Jan 19, 2015

If The Shoe Fits...

A little while ago I had an unpleasant experience with someone over a social network. Yep, Facebook, where all the problems seem to be grandized by all the stupid "likes" and apps and whatnots. It wasn't like that big of a deal, but the person involved pretty much thought that her case should take the headlines and suppress all other news in the globe. Yes, a Drama Queen. To put you a little bit in context, this is the case of someone that might or may not suffer from a psychological disease. I say "may or may not", because she claims so and claims to be so "super sensitive", and in my experience, people with actual mental or psychological issues rarely mention them or aknowledge them. Sure, I'm not a psychologist, so she might be a crop of crazy I don't know yet, but be it as it may, she is... special.

I met her through a Community some of the girls and I have, in which we talk about books, and where every once in a while we organize a bookswap. She was presented like a friend of a friend, and she immediately added me to her friends. I friended her back at the moment, but after a little while I unfriended her. Why? Because I can. We are not that close friends, and some of the things she was sharing where, frankly, disturbing. Not in the "crazy" sense, but in the "overwhelming" sense. She was basically picking fights with people over either unknown reasons or rather meaningful reasons and then making way too drastic decisions and wailing about it on the net for days and days.

Anyway, this year, I organized the Christmas Book Swap, and she signed in, but from the begining she was coming up with all sorts of troubles, and all of them troubles where she made sure to flaunt her financial status, which was uncomfortable for girls who can't afford that kind of lifestyle. Not to mention she made it in a way, where she pretty much demanded people to have and commiserate with her first world problems, which was even more troublesome. Soon after, she started imposing on people, among them, on our common friend, so I decided to rather keep my distance. Having seen what I have seen on her profile, I noticed that no words are better than anywords, for she can't twist and turn a no-reply. As result, I started flying over her comments, and when she directed a question at me I either reply it with as scarse words as I could, or would wait for her to realize the answer. Like, she asked who was the person who had lended her the address for the book swap, and I had made sure to give to all of the participants a calendar and a list of all booklists and addresses.

Here I was, following the non confrontational path, when one day, out of the blue, she attacked me (yes, she mentioned me by name), saying that I had "just unfriended her" and since I don't "like her anymore", she would leave the community. By then she wasn't an FB friend for two months but didn't realize, and I wasn't going to clarify. Oh, she did a big humbug, waited around (after saying there was nothing else for her and she would leave right at that moment), collected a few sympathetic comments, wallowed on the silence her comment received, and then was gone. After the big drama, I felt compelled - given my very notorious role as Book Swap Organizer - to explain to the girls some of what had happened.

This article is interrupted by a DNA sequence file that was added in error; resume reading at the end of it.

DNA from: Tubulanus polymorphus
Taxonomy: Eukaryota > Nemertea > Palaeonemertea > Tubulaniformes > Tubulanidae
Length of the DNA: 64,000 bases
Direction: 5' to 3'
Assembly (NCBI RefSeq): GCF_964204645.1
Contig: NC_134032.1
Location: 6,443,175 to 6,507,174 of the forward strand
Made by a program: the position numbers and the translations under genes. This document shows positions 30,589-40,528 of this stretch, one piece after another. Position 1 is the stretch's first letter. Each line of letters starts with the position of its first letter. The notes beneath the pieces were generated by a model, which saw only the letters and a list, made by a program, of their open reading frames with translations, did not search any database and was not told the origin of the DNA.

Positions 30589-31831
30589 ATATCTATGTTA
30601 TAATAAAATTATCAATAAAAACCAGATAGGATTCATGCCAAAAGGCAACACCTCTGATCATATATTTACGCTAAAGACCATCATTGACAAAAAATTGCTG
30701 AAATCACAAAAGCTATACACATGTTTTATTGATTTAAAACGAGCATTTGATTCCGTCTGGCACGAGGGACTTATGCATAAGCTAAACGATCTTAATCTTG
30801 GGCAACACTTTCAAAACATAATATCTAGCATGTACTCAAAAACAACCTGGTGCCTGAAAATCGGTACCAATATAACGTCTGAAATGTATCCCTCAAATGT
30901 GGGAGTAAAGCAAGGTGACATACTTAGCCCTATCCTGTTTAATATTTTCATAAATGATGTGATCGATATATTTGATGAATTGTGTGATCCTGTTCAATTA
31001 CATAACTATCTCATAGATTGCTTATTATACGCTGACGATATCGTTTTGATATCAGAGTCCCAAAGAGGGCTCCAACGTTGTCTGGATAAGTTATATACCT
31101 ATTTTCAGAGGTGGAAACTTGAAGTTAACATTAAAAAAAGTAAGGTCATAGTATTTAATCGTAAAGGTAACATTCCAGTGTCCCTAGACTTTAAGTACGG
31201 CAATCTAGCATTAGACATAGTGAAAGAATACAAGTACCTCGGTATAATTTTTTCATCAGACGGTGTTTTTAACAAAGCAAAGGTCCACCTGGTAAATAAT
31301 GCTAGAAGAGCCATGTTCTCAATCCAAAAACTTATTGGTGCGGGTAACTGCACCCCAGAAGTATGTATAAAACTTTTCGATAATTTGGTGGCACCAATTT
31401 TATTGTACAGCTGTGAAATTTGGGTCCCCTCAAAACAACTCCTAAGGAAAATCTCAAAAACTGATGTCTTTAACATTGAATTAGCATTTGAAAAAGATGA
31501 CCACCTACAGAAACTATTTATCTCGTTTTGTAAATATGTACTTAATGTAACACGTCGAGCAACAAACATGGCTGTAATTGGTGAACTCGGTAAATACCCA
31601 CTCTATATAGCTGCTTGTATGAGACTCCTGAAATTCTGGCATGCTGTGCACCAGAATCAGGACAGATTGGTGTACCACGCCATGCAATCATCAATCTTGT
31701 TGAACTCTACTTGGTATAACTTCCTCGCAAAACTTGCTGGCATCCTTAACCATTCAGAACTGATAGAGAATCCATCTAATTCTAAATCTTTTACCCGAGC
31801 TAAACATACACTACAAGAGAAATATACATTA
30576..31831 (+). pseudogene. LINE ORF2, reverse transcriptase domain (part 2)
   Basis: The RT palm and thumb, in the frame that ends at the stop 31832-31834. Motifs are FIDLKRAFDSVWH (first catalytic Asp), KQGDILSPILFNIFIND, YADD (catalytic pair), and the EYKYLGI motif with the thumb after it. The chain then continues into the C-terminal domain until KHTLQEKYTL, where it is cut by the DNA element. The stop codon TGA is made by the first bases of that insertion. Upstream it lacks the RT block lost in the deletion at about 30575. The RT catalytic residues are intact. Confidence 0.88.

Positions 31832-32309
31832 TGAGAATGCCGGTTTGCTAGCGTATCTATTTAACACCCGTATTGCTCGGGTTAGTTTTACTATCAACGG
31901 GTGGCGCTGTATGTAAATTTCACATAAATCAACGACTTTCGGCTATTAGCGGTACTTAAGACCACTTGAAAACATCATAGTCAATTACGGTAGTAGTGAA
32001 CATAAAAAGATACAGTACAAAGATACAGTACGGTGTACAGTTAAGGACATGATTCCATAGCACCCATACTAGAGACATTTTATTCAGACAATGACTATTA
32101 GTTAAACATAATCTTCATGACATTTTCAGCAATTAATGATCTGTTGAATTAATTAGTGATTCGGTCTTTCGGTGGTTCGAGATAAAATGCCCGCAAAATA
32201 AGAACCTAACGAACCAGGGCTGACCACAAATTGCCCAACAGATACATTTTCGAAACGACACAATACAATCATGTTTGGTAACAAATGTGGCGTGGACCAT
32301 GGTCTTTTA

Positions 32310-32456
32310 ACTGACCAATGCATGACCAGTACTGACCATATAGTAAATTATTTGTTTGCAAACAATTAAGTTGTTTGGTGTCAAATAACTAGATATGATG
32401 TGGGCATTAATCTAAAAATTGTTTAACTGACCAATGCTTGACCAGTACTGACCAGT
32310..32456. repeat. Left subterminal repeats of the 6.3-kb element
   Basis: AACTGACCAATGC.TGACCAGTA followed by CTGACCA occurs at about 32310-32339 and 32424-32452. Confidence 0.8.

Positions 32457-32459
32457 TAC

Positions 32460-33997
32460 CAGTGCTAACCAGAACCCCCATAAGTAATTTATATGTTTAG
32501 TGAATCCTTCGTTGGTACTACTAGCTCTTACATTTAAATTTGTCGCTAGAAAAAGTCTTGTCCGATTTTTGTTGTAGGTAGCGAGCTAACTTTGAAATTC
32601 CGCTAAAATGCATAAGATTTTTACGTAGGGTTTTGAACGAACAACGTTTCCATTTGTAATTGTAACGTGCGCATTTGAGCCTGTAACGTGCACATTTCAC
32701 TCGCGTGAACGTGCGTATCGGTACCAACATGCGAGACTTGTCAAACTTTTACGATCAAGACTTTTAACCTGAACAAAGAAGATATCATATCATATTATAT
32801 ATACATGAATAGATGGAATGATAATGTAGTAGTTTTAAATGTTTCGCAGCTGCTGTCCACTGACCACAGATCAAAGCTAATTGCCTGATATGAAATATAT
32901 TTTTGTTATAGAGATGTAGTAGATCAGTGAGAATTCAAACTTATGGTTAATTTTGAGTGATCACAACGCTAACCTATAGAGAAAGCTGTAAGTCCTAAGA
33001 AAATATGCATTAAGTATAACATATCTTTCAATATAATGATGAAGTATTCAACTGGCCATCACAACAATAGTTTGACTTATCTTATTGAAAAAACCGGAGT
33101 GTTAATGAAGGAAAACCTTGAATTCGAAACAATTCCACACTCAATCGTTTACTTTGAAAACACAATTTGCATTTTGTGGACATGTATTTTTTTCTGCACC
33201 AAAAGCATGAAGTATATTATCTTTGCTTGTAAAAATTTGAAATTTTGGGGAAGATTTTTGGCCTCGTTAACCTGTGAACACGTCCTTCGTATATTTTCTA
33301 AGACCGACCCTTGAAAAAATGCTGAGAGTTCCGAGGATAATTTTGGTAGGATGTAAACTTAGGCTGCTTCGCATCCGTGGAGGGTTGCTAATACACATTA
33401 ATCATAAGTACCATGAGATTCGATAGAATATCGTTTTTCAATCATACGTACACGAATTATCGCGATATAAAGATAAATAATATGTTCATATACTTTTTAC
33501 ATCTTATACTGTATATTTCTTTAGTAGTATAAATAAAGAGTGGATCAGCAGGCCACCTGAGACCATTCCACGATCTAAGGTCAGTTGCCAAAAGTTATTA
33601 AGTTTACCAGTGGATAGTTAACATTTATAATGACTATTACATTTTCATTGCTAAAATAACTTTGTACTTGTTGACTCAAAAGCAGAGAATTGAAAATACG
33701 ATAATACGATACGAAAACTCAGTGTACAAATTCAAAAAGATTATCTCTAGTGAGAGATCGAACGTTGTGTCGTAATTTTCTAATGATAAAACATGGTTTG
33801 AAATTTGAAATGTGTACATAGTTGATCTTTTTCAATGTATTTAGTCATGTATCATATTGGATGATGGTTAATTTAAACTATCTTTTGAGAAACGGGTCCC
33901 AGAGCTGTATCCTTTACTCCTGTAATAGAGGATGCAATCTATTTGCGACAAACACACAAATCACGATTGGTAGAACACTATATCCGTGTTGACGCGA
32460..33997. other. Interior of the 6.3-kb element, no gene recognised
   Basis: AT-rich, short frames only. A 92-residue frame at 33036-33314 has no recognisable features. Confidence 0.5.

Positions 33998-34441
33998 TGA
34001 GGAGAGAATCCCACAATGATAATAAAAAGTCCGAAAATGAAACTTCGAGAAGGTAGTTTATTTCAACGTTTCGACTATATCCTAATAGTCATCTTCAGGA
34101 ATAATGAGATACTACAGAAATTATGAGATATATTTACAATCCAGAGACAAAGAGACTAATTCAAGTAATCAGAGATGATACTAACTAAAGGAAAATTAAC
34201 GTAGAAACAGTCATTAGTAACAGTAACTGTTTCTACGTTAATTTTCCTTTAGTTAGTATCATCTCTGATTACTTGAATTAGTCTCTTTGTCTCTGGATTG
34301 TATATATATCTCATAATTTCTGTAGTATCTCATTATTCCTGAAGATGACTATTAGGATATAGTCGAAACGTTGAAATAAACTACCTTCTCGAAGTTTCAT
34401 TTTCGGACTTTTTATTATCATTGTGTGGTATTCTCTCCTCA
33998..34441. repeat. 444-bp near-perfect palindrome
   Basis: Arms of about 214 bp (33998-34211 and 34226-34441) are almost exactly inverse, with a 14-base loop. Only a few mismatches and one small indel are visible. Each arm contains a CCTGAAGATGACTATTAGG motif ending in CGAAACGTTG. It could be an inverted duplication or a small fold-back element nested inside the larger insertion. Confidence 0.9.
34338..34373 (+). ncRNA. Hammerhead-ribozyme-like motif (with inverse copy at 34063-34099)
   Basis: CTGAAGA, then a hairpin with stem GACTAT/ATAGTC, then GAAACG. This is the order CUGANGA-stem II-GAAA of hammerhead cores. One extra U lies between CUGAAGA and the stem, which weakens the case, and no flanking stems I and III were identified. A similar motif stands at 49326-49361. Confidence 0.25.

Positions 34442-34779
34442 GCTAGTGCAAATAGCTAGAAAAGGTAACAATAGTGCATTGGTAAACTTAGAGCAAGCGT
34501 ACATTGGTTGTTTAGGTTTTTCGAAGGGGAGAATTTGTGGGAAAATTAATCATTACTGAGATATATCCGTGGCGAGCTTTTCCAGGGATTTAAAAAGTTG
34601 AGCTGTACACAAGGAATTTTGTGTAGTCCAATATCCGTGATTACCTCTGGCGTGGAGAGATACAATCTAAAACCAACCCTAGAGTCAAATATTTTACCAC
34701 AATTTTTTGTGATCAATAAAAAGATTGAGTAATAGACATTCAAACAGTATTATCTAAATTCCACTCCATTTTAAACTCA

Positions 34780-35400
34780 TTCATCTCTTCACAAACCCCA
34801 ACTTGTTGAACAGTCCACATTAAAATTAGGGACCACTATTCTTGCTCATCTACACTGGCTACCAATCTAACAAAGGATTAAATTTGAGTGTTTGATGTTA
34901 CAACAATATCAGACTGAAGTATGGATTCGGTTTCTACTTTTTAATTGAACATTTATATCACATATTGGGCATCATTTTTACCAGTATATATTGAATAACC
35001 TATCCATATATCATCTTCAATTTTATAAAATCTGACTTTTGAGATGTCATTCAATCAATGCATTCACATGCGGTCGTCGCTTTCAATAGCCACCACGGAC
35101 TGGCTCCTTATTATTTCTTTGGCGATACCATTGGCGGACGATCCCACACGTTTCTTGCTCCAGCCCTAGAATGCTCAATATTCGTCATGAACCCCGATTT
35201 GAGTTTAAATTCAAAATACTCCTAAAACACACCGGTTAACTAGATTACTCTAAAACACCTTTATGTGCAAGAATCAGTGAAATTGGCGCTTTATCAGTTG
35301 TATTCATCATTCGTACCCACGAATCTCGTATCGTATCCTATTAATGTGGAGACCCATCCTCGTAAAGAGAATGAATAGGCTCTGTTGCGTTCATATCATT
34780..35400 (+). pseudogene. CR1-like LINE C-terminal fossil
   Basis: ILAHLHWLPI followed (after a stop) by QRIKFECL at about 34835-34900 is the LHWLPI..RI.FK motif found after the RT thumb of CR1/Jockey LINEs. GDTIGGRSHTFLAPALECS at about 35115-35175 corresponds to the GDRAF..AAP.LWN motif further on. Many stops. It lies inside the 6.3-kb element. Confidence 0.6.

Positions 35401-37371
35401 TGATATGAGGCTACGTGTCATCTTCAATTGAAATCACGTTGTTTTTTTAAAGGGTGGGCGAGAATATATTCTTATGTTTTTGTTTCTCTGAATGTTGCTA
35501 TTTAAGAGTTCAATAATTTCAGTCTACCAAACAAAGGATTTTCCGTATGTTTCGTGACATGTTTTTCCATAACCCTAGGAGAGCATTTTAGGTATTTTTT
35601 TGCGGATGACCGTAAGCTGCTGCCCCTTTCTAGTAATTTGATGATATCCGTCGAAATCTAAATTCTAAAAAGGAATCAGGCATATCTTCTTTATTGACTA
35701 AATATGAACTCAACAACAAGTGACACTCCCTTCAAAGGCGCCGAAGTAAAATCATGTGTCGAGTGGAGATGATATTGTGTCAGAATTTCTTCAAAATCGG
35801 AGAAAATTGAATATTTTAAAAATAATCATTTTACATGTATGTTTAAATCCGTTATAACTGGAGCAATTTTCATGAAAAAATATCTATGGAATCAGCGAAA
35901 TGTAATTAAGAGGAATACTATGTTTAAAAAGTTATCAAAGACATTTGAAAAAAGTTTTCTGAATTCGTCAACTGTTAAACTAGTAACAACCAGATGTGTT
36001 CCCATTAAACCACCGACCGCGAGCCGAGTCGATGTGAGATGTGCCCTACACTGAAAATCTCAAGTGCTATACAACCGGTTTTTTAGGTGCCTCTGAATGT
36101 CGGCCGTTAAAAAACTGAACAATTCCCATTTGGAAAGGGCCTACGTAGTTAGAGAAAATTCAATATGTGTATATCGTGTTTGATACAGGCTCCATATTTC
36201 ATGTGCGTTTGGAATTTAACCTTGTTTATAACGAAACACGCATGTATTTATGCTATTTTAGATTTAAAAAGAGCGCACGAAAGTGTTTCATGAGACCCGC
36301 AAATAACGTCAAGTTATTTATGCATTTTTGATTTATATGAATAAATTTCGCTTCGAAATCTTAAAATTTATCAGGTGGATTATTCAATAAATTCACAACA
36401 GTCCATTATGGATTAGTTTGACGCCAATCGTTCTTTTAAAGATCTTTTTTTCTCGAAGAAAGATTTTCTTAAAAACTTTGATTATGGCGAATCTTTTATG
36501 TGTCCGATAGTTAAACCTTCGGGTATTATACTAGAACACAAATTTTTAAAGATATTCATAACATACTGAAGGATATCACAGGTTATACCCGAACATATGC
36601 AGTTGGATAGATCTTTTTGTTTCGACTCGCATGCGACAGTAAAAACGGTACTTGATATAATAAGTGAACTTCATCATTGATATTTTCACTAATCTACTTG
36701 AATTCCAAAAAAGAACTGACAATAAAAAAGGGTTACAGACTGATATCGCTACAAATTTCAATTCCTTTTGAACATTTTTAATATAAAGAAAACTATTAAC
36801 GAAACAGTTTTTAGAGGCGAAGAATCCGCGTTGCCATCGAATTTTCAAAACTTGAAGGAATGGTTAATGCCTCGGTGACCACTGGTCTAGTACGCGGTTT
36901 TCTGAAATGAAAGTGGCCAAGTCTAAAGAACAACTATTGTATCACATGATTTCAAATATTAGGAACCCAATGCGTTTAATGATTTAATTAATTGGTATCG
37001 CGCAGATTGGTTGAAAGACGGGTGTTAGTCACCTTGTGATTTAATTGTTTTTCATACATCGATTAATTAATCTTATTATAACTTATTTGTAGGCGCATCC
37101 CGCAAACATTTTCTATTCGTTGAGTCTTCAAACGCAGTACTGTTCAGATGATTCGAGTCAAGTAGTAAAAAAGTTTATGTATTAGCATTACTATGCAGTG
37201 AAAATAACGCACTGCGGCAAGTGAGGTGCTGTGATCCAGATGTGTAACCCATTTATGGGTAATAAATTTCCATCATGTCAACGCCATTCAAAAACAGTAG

The group quickly went back to normal and the matter hasn't been mentioned again, in which sense I believe the Admins, and I managed to contain the case. It also helped that the rest of the group is very mature. However, one thing that can be rescued from the case is the kind of people we meet on social networks, the kind of people we also have around us and the rights we actually have.

Social Networks have become a minefield, where thought and action can no longer be so freely shared as it used to in the days before the Internet (Yes, I remember those days). When you meet people in person, you have the chance to ignore them, to let the connection die when you don't feel the chrmistry, or when you realize there's nothing in common. Your words are usually surrounded with a context of gestures, or even in snailmailing, by the context of the rest of the letter. Relationships are organic. Yes, they can be difficult, but social networks add an extra difficulty. The "friend" or "unfriend", the need to add likes, and using likes as a quantitative measure of love received, the interpretation and misinterpretation of a comment, and then the pier pressure and the stupid pressure where you can't unfriend someone or stop following them because "they might get mad", so you must keep tracking on things that tire you, offend you or even overwhelm you. Why do I owe this woman and explanation about why I unfriended her? I actually don't. Why does she get mad because I unfriended her? She shouldn't.

Social Networks have become a dangerous thing where whatever you read, you could believe it's about you, even if it isn't, where someone's personal decision could be interpreted as an attack towards yourself, when there might be nothing further from the truth. Yes, we spend a lot of time online, but have you considered the chance of unplugging a little, limiting your exposure, and particularly your exposure to social networks, and go back to the way life was way back in the begining of the eighties? When social networks were an organic, live thing, and internet was for research? Maybe it could do wonders for us, less kids would feel attacked, and we all would be happier.

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